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Cartoon All-Stars to the Rescue Was the Gateway Drug of IP Crossovers

Photo: ATAS

Sometimes it feels like Hollywood is run by a bunch of kids dumping all their action figures in the same sandbox. This week’s biggest movie pairs the Flash with an earlier generation’s Batman. Last week’s teased a literal toy crossover in its end credits. The week before that, we got an army of Spider-Men. But, these feats of IP mixing, though ambitious, don’t serve any higher purpose beyond corporate synergy. To find a crossover event for a good cause, you must go back to the prehistoric past of 1990, when Bugs Bunny, Garfield, the Smurfs, Slimer, and other childhood faves set aside their fierce ratings rivalry in favor of a common goal: relentlessly shaming one casual teenage pothead out of his very minor drug habit.

Cartoon All-Stars to the Rescue was a half-hour animated drug-awareness special that aired simultaneously on all four major TV networks — a first for any scripted program. It was not, to be clear, the first cartoon crossover or even the first time competing animation houses had allowed their flagship creations to hobnob: Three years earlier, the Flintstones met the Jetsons, and Robert Zemeckis negotiated a dueling-piano duet for Daffy and Donald in Who Framed Roger Rabbit? But in assembling representatives from no fewer than ten different running Saturday morning cartoons, owned by several different companies, Cartoon All-Stars was a major event — a supposed TV Land ceasefire drawn in the name of public service.

That’s how the special was billed anyway. It had a stamp of official approval from President George H.W. Bush and the First Lady, Barbara, who would later appear in a stilted introduction for the special’s VHS release. Furthering the project’s prestigious bona fides was an original song, “Wonderful Ways to Say No,” from Alan Menken and Howard Ashman, the Broadway composer-songwriter duo who won an Oscar for The Little Mermaid about one month before Cartoon All-Stars to the Rescue aired. Headlines touted the short as a rare case of network cooperation and an important educational tool in the fight to keep America’s youth off the pipe, bottle, and needle.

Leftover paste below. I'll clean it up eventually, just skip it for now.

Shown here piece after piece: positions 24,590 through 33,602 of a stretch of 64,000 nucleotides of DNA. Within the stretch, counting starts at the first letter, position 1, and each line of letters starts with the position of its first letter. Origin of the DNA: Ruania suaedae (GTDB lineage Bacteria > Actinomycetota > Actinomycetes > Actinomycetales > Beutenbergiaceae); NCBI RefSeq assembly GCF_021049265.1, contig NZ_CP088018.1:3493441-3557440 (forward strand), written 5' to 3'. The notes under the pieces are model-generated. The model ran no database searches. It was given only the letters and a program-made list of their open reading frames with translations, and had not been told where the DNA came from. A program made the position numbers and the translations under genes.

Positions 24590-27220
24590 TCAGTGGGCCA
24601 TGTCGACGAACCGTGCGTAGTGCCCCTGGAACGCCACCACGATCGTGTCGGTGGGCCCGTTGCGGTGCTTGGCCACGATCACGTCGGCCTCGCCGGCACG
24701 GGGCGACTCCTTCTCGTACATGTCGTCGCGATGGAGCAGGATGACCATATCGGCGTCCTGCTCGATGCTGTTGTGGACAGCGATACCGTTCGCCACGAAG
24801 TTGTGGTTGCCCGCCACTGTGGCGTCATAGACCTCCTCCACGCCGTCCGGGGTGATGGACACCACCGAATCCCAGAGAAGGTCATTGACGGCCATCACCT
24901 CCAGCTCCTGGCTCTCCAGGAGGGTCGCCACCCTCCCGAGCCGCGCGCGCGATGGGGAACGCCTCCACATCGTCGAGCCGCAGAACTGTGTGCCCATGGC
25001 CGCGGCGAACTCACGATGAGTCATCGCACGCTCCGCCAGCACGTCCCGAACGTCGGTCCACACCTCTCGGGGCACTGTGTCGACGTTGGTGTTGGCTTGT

The behind-the-scenes story of how this dubiously altruistic enterprise came together has to be more interesting than the story Cartoon All-Stars actually tells. The special follows Michael, a 14-year-old kid from a suburban family so prototypically all-American it could only have been conceived in the 1950s or in Ronald Reagan’s 1980s. In the opening scene, Michael steals from his little sister’s piggybank to buy marijuana, which he keeps squirreled away in a tin under his bed. His addiction takes the form of a sentient cloud of smoke voiced, no kidding, by George C. Scott. To save the kid from his vices, popular cartoon characters come nightmarishly crawling out of pictures and possessing the inanimate bodies of licensed plush toys.

Overseas animation house Wang Film Productions committed to a truncated six-week timeline, and with all due respect to the surely exhausted animators who broke their backs making that deadline, it shows: Cartoon All-Stars looks pretty crummy — though not, honestly, much worse than the majority of the regular shows from which it borrows its cast. That all of these cartoon ringers could seamlessly occupy the same universe without any stylistic clashing probably says something about the unremarkable visual uniformity of the Saturday morning programming from that era.